Founded in 1876 as the Medical Department of Central Tennessee College of Nashville, Meharry had a long and illustrious history in training African-American physicians, dentists, and other health care professionals. It is a leading research facility for medical issues that disproportionately affect the African-American community, such as sickle cell anemia, and strives to send its graduates into areas, both rural and urban, that have been traditionally underserved by health care professionals.
Coney is the dean of the medical school and also holds the title of senior vice president for health affairs at Meharry. Despite her busy schedule, she continues to teach classes and maintain a small practice. "I still see patients every week," she told CBB. "I stopped delivering babies a couple of years ago…but I still work with infertility patients. I work with a lot of menopausal patients, and I still teach. And I probably won't ever stop doing that." In her spare time, she enjoys outdoor activities, woodworking, and golf.
In 2003 Coney returned to her alma mater at the University of Mississippi to deliver the commencement address for the Medical Center graduates that year. She is its first alumnus to head a U.S. medical school, and she is proud that it is a historically black institution she leads. "Meharry has a very distinguished history, in that it has for a long time had a single mission that it has adhered to—and that's training minority health professionals," she told CBB. "I wanted to be a part of doing that, which I think is critical in shaping the future of medicine, particularly for minority populations in this country. And this gave me an opportunity to do that, one that I didn't have in majority institutions. So that's really what attracted me here. And that's what keeps me here."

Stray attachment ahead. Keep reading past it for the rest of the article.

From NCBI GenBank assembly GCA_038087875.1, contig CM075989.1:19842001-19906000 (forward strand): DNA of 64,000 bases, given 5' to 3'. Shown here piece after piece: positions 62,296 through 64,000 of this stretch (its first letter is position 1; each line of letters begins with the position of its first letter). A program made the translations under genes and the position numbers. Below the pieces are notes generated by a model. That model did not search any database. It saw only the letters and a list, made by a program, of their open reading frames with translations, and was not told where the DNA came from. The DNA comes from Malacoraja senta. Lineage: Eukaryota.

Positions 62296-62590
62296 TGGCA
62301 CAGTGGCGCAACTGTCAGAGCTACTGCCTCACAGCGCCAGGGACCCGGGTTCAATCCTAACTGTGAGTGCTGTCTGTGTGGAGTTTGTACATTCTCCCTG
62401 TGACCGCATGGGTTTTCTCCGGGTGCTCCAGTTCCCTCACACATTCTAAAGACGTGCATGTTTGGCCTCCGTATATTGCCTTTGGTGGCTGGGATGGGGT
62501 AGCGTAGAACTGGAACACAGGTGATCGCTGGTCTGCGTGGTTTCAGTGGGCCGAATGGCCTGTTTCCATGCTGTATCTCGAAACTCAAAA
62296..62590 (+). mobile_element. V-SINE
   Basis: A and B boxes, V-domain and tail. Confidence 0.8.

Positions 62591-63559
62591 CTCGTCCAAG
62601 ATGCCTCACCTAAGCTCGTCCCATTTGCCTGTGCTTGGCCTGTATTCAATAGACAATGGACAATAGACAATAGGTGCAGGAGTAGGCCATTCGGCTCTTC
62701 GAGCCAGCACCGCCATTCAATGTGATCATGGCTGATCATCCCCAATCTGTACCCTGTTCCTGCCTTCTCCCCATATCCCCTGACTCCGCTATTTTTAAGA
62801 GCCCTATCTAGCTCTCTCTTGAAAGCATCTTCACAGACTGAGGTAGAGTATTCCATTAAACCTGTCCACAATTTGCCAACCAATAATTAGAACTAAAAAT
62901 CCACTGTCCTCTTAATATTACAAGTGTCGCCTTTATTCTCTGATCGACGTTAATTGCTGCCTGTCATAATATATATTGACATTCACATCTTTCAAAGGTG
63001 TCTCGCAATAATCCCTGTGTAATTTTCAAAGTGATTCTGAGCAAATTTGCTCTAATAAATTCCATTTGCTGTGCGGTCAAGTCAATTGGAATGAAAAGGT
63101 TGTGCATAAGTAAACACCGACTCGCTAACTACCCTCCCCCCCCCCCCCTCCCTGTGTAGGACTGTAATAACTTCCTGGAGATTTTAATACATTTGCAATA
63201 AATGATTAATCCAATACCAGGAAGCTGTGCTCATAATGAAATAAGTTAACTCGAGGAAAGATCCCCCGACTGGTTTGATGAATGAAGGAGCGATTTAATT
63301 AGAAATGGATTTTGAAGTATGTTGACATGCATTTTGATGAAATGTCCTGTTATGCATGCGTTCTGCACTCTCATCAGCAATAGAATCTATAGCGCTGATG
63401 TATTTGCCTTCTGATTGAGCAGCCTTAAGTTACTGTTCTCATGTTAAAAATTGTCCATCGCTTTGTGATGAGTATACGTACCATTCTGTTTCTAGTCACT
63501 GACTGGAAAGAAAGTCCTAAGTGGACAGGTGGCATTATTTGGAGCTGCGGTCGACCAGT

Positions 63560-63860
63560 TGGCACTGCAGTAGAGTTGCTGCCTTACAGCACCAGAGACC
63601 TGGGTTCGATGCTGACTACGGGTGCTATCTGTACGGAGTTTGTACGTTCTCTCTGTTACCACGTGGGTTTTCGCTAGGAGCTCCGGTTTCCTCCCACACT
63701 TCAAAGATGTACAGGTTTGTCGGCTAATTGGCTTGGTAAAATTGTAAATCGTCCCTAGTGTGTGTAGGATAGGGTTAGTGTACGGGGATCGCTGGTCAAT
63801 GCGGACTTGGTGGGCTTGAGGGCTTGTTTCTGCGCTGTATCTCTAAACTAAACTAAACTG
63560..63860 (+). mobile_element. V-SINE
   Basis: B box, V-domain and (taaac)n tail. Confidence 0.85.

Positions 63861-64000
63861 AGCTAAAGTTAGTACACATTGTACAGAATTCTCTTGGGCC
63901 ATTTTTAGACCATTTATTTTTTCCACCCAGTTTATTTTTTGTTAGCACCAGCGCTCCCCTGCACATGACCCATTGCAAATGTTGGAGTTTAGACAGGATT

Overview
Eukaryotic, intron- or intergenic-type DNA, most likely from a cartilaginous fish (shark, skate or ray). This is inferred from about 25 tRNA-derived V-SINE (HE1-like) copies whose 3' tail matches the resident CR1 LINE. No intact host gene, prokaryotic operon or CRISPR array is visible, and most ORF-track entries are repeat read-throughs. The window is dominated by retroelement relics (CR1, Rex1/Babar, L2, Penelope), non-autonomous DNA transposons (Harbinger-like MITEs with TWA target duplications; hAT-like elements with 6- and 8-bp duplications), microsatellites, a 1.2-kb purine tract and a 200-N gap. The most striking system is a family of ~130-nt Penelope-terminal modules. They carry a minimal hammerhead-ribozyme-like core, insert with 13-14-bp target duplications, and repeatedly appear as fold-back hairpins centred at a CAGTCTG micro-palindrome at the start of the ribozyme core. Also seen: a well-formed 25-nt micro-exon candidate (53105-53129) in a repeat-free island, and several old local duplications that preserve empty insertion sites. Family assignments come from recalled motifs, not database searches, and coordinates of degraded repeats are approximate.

Ebony, October 2003.
Tennessee Tribune, June 6, 2003.
"UMC Commencement Features Alum Coney, Thanks Conerly," Mississippi Hospital Association, www.mhanet.org/i4a/pages/headlinedetails.cfm?id=364&archive=1 (July 7, 2004).
Additional information for this profile was obtained through an interview with Dr. PonJola Coney on October 5, 2004.